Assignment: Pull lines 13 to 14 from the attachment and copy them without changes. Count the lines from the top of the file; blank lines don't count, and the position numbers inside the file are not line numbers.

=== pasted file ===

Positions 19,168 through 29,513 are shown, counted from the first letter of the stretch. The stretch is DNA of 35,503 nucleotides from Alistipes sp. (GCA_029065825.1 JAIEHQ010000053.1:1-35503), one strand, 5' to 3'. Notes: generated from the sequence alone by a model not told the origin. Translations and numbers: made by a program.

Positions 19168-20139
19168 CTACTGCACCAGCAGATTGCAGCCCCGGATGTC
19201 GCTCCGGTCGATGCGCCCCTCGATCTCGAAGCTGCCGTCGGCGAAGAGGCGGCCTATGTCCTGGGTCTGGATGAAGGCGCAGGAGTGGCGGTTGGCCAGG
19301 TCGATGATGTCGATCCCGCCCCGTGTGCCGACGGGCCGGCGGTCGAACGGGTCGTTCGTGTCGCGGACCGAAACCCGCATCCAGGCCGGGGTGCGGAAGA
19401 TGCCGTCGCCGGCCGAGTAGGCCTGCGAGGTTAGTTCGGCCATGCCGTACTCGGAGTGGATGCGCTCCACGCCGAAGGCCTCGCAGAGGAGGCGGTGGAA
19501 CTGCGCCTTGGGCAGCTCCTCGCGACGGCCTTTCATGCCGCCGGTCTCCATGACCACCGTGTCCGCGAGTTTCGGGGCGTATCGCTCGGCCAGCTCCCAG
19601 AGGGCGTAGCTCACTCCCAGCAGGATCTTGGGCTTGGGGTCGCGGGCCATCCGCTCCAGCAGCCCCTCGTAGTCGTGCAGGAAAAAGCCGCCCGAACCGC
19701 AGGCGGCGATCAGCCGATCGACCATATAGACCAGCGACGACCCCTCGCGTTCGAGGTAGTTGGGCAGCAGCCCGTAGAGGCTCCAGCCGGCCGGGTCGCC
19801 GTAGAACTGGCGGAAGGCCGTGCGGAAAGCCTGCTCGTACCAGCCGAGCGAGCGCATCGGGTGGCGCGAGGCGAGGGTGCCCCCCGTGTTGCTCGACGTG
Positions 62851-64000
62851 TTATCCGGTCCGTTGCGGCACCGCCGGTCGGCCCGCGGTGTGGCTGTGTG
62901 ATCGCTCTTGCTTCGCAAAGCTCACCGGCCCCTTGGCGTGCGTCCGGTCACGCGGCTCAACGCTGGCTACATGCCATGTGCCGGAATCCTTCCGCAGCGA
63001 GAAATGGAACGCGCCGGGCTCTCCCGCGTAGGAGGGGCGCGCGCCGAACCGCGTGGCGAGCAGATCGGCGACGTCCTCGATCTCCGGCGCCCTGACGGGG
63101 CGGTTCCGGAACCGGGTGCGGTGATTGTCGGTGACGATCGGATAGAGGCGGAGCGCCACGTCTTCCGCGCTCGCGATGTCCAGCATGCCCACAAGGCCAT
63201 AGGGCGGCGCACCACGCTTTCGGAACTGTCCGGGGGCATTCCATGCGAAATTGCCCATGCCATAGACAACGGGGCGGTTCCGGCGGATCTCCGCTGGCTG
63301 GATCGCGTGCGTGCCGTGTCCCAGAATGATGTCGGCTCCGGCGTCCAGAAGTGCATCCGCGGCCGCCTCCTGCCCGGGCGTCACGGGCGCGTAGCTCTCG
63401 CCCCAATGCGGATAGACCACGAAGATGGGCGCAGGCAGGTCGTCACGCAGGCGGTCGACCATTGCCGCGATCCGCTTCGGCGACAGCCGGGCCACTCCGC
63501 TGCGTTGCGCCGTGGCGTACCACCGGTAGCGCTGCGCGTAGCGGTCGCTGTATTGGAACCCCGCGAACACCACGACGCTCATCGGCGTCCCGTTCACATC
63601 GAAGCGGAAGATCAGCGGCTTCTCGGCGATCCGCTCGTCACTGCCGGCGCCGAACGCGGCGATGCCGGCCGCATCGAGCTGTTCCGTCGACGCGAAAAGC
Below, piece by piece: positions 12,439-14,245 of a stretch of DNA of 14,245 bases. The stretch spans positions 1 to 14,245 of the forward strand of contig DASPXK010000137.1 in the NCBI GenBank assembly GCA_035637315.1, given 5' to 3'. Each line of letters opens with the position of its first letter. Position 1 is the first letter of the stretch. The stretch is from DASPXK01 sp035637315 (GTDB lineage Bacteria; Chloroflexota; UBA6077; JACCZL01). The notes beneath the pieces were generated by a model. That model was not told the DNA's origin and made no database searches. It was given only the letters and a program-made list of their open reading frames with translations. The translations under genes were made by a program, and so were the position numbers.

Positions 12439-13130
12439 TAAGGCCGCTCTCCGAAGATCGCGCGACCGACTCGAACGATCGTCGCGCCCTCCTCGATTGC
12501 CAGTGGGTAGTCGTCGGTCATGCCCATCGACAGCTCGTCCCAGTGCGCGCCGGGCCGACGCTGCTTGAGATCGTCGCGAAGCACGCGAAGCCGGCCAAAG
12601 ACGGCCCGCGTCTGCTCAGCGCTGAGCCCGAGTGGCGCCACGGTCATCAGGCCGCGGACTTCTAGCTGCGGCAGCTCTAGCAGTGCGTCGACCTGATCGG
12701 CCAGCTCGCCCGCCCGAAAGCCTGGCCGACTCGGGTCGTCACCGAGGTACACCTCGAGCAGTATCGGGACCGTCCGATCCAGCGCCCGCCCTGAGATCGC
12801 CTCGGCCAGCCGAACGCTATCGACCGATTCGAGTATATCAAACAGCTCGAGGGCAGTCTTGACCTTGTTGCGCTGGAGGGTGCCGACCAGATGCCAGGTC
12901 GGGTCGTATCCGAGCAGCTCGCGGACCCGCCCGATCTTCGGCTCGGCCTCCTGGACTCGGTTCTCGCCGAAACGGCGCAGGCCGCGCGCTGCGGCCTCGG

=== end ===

62901 ATCGCTCTTGCTTCGCAAAGCTCACCGGCCCCTTGGCGTGCGTCCGGTCACGCGGCTCAACGCTGGCTACATGCCATGTGCCGGAATCCTTCCGCAGCGA
63001 GAAATGGAACGCGCCGGGCTCTCCCGCGTAGGAGGGGCGCGCGCCGAACCGCGTGGCGAGCAGATCGGCGACGTCCTCGATCTCCGGCGCCCTGACGGGG